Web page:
Butter Fish – Why Not? (It’s just Butter Chicken. . . of the Sea) and Turmeric-Scented Rice and Peas

Creamy butter chicken fish

I’m not sure how you’d say it in Hindi. Google Translate converts ‘butter fish’ to makkhana machalī and I have no idea if that is correct, but since ‘butter chicken’ is murgh makhani, it might be close. (In fact, I think it may be the name for the type of fish called ‘butterfish’.)

What I’m trying to tell you here is that I used fish in my recipe for Butter Chicken, and it was heavenly, no matter what we call it. When Andreas bounded into the house, hungry after school and a workout, he whooped with glee when I announced we were having Butter Chicken (ahem, Fish) for supper.

That is my absolute favourite! he thrilled, squeezing me in a sweaty bear hug. I love it when you make Indian food! (I just love cooking for such an enthusiastic appetite.)

Well, I don’t make Indian food all that often – I am just learning about all the wonderful warm spicy dishes. But it is true that Butter Chicken is many people’s favourite Indian food, and it has become popular around the world. It’s like the macaroni ‘n cheese of North America – a comfort food.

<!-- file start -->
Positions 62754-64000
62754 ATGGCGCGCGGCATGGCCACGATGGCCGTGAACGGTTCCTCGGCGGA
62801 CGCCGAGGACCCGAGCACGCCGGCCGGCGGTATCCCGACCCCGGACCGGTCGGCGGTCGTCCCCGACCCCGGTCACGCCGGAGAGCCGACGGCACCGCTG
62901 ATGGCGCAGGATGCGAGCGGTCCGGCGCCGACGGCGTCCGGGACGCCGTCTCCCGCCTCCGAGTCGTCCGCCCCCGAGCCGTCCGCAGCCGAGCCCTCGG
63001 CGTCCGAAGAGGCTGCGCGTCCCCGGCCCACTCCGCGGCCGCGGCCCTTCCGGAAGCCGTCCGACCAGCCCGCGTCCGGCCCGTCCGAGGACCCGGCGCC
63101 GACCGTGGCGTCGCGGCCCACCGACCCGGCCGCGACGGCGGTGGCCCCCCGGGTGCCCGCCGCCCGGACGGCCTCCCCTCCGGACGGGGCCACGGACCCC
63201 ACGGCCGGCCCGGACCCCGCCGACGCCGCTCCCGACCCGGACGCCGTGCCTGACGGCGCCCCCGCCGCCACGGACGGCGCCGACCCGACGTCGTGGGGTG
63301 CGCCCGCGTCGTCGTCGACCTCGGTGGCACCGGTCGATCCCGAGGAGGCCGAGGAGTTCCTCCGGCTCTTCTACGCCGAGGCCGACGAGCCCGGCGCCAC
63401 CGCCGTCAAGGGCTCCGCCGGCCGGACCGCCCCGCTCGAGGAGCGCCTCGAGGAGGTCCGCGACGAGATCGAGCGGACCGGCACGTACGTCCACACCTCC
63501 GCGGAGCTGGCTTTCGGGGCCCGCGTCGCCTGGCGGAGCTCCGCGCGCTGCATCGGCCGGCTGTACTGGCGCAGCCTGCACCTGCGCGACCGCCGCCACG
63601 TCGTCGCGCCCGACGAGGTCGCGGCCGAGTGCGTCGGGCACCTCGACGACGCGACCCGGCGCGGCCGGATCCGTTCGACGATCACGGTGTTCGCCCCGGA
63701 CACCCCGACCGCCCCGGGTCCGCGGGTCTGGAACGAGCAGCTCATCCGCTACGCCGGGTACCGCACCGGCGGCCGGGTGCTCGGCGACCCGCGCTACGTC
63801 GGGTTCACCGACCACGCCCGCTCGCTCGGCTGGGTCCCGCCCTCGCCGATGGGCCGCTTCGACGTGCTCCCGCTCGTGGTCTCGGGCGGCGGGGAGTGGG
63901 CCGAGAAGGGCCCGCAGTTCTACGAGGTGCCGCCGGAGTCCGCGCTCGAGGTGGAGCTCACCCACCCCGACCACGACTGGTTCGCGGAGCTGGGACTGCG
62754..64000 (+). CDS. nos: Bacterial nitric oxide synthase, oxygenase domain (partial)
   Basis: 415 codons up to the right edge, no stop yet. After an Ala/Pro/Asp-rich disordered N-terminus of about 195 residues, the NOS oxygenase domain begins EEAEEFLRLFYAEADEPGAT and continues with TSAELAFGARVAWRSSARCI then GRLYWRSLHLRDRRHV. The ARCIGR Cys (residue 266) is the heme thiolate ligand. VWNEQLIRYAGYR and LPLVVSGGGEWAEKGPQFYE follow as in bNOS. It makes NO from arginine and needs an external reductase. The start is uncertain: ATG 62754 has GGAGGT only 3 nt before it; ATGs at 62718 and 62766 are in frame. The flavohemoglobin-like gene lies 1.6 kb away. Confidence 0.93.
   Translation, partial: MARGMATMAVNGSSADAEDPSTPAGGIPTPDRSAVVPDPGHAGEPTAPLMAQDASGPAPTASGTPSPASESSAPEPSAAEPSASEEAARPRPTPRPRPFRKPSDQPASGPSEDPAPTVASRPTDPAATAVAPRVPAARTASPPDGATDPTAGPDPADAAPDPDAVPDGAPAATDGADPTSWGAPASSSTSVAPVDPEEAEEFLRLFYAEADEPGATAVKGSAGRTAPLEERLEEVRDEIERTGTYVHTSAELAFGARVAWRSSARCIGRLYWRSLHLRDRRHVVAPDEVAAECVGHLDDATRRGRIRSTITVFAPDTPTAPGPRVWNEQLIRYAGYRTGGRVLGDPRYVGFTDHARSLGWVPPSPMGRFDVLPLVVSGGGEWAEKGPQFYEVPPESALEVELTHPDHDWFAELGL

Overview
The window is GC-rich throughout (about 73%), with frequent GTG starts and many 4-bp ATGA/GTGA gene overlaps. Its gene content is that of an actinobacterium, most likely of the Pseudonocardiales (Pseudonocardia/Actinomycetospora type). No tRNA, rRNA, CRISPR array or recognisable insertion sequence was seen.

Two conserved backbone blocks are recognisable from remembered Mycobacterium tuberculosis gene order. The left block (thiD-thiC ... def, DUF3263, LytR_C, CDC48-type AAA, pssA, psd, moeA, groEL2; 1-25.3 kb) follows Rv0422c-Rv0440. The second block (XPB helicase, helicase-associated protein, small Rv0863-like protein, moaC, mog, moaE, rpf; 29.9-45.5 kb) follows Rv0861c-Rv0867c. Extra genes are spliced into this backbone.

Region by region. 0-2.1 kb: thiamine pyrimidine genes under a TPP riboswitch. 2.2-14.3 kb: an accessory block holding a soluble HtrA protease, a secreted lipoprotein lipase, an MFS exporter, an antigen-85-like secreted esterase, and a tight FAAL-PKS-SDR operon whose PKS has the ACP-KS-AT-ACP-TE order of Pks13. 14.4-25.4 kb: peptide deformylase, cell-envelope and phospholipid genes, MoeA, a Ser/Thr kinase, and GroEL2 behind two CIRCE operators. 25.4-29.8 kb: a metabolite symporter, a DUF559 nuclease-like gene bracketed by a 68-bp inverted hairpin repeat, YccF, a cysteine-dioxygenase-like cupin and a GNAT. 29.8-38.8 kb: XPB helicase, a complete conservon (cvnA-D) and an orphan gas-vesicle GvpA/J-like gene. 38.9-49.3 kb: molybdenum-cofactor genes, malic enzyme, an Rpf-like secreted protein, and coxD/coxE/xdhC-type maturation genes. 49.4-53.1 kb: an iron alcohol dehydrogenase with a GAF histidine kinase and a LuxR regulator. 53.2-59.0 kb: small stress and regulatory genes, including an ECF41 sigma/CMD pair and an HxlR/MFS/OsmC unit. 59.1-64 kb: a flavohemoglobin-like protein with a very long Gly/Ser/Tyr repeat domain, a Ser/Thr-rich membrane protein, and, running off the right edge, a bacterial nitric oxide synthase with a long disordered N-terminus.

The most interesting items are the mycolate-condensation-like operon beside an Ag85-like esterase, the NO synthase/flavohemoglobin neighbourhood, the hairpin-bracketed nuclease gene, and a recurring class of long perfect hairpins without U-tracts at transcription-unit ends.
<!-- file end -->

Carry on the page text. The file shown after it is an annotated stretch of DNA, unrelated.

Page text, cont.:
If you are new to Indian food, Butter Chicken is a great place to start. It’s not too spicy (though you can certainly amp up the spice level if you like). It just leaves a nice tingly warmth in your mouth, and its complex, mellow, buttery-tomatoey sauce is what makes you keep coming back for spoonful after spoonful.

This recipe is a variation of the Butter Chicken recipe I posted in 2012. I swapped the yogurt for more tomato sauce, and added a touch of turmeric for a more golden hue (and its healthy benefits). I also dressed up the rice a bit to make the meal colourful and springlike – I think the weather outside calls for it, don’t you?

winter, feb 2014winter, feb 2014